Maybe my winning streak is just coincidence. Maybe I’m just signing up or phoning in to contests no one else is interested in.
“It’s cervical cancer,” she says when she sees I am not interested in small talk. “Advanced.” She talks about what stage I am, treatment options. I nod even though I hear none of it. Surely she’ll give me a pamphlet at the end.
The Prize Winner of Defiance, Ohio is one of my favorite movies, of course, and the film made me nostalgic for those contests I’ve never entered and never will be able to since they’ve discontinued contests of skill pretty much in favor of “luck of the draw.” I would like to think that I could also win skillful contests if I put my mind to it. Jingles, ads, puzzles. I’m clever.
“Thanks,” I say, and I get up and leave the room in my underwear without letting her tell me anything else. I am too pissed to be polite. Soon I won’t need clothes. Clothes are for those planning on living. I’ve won the ultimate prize now: a lifetime supply of cancer, no expenses paid.
Often I seem to have a sense about when I’m going to win and when I’m not, if it’s an on-the-phone-right-now kind of contest. Maybe it’s just wishful thinking. Oh, and don’t think I win because I answer trivia correctly. No, no. The contests I’ve won have not relied on skill. One time it did, I will say that. It involved knowing, I think, what my true love gave on the fifth day of Christmas, not exactly arcane knowledge.
I get into my car, drive to my husband’s job, stop to put on my long coat before watching the receptionist’s smile melt as she sees my not-for-long face.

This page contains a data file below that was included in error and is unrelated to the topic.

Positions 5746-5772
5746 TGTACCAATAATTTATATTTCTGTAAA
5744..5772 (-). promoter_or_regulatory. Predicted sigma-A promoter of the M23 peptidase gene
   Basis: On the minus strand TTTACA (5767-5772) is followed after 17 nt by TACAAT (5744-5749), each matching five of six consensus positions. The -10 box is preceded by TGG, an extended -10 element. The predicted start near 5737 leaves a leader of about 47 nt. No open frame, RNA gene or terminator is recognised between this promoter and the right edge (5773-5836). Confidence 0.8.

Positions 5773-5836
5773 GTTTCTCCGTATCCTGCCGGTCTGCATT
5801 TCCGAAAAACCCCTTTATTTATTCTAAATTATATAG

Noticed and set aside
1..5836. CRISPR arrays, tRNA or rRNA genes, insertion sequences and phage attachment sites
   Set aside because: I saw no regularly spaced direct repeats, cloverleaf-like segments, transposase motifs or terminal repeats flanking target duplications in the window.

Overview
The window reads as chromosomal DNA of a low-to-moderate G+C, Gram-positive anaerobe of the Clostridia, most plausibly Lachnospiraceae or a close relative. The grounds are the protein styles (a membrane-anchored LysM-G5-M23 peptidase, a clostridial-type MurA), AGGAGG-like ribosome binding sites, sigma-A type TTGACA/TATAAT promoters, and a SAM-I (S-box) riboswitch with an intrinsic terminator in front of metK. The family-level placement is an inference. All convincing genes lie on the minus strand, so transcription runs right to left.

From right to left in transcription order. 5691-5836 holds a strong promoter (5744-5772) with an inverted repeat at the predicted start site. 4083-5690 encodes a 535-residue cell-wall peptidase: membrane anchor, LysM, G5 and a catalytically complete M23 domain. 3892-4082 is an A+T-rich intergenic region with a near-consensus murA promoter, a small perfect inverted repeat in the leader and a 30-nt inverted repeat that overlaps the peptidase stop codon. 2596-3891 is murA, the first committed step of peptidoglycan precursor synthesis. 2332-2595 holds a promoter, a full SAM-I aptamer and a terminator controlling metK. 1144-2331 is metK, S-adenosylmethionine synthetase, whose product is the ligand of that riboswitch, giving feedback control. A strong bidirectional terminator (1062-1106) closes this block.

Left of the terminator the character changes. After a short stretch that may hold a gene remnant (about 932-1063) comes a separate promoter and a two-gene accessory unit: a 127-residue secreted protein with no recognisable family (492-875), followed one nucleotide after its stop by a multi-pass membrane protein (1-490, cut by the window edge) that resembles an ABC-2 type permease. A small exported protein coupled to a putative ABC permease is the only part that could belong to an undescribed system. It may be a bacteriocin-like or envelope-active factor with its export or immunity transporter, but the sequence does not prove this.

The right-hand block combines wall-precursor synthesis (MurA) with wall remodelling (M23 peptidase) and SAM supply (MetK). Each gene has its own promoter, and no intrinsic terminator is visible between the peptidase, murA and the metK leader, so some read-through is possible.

To be fair, in entry blanks for contests I put a smiley face or a heart on my folded entry. Maybe that helps my average. Maybe.
“Robert,” I say. “Cancer.” It is all I need say. “You can lick this thing! Look how lucky you are!” Then I tell him the expensive, limited options and soon his expression matches mine.
A couple of days ago I received a little package of strips in the mail to keep your shirtfront from gapping because I entered an online contest. Cool, but not life changing.
If you think about it though, it’s like Christopher Walken on SNL: “I see a cup of coffee. You’re going to get burned. Not too badly but it’ll hurt.” Not terribly significant, these winnings.
“We’ll go talk to the doctor together, ask her to explain again what can be done,” Robert insists through his tears, but I didn’t like the odds I saw in her eyes.
If I have this gift, hey, why can’t it be all the way, like Publisher’s Clearinghouse all the way? Too bad it’s not something I can exercise and develop like a muscle.
After all, last week I won Powerball. That’s the only number I matched, the Powerball. So out of the $400 million jackpot I won back four bucks.
He holds me even as I feel myself slip away, winning two years, maybe three, but not remission, not me. Still, I will spin the chemo wheel, for him, for the children. Mostly for me. Perhaps I will, as they say, “beat the odds.” Why not? I win things.